WG Sebald is my moon goddess.

After reading The
Rings of Saturn
, I decided I hadn’t had enough of Sebald’s unsettling,
melancholy mix of essay and fiction (I was apparently the only person in my
class to feel this way, but wevs those guys are stoopid), so I ordered The Emigrants, which I
received today, and am so excited to get into. First though, I have to attempt
Claude Levi-Strauss’s Tristes
Tropiques
, for all the wrong reasons, apparently, because the whole first
chapter is about how people who entertain a fascination with adventure (“one of
those unavoidable drawbacks” of being an anthropologist) are ridiculous. He
makes a good point actually, which I’m not going to try to reproduce because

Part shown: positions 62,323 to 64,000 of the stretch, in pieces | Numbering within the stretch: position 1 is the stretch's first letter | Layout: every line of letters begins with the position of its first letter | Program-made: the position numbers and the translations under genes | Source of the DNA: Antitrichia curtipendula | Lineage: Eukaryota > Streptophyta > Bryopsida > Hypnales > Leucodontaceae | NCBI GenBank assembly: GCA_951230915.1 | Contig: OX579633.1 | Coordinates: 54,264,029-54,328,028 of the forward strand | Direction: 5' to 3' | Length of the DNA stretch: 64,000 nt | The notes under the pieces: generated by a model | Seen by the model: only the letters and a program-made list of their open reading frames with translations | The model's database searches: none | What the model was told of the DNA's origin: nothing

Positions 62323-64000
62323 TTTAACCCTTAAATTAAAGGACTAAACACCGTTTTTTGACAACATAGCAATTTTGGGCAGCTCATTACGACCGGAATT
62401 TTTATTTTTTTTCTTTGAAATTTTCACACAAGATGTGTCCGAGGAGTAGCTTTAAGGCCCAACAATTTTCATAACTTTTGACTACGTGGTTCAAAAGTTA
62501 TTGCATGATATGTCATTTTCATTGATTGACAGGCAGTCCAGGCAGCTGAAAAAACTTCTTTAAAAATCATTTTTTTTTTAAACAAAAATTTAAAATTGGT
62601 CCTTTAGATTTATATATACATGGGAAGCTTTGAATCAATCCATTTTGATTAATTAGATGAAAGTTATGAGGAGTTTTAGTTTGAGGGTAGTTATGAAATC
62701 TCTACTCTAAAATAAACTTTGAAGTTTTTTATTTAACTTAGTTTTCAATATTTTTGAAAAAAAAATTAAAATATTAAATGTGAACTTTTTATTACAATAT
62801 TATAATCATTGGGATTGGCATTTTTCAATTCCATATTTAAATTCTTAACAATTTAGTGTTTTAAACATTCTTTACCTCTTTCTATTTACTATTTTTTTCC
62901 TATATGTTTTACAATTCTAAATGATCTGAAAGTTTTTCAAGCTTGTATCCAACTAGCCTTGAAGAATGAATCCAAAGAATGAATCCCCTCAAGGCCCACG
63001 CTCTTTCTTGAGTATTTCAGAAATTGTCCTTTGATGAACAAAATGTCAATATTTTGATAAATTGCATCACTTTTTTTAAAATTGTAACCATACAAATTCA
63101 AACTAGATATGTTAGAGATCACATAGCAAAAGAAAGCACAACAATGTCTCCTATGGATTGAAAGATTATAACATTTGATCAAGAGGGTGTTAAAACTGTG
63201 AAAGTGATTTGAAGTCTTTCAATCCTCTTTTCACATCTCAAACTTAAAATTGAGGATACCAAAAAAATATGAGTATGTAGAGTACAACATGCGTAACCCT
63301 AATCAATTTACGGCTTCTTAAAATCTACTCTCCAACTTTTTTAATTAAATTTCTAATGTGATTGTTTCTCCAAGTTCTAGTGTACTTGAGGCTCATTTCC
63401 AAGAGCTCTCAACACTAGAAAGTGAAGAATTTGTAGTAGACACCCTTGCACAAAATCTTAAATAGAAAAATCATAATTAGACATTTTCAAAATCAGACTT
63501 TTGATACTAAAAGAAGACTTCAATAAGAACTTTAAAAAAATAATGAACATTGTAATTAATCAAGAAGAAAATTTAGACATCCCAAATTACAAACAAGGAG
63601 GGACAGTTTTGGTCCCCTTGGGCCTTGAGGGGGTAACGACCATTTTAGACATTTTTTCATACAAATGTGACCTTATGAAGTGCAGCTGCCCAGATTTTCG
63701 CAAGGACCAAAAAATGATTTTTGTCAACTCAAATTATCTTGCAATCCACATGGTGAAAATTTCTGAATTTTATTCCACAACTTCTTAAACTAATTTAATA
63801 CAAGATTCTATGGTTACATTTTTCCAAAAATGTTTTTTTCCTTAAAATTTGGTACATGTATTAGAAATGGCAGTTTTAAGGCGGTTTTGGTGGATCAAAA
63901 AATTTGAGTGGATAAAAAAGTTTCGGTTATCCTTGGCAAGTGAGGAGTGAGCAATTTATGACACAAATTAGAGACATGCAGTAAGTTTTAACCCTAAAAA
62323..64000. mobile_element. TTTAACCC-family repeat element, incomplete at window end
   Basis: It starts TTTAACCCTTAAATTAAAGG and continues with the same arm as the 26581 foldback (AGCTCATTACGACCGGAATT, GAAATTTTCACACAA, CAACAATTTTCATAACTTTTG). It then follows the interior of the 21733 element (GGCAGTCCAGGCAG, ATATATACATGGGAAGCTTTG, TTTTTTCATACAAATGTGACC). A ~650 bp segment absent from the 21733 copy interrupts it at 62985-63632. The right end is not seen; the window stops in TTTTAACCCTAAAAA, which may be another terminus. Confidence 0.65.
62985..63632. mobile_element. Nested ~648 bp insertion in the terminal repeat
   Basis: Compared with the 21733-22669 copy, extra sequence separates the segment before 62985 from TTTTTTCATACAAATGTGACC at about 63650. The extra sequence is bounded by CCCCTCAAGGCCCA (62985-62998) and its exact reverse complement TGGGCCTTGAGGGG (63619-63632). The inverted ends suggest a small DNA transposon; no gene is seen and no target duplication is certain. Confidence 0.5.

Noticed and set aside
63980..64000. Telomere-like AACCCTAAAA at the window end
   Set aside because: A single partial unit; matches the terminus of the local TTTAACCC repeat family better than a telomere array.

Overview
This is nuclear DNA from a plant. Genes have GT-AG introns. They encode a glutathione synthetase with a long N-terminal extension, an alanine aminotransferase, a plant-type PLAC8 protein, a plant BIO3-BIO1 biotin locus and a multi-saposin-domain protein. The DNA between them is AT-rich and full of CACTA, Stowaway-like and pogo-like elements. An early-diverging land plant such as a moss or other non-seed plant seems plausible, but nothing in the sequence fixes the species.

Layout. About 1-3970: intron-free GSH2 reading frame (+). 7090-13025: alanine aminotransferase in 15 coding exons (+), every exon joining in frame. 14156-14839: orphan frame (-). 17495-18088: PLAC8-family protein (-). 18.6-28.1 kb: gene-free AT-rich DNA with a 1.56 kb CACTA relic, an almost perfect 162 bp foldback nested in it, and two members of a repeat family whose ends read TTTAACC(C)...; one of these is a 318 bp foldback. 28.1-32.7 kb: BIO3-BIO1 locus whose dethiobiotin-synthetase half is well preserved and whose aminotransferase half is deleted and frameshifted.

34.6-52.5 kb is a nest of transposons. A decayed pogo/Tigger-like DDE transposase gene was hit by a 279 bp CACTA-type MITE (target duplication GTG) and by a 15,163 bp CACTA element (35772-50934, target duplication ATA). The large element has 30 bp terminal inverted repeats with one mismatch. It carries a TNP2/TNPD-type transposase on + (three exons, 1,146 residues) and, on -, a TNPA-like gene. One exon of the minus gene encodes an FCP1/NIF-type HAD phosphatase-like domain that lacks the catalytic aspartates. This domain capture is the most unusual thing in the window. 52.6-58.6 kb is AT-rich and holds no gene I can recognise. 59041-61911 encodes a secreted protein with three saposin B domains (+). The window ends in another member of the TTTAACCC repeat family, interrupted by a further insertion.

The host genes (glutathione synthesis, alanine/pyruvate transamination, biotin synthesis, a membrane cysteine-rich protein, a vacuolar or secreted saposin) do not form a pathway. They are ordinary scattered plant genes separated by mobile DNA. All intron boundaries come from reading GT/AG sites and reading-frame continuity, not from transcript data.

I’m an unfair person, and also because I’m reading Bill Bryson’s A Walk in the Woods, which is
about…an adventure. Specifically, walking the Appalachian Trail. It’s full of
just the kind of meaningless anecdotes and hackneyed information Levi-Strauss
would have disapproved of. Especially to my liking is that it contains the
usual Brysonian level of obsession with plants and animals that can kill you
(see: In a Sunburned Country).
I love that.

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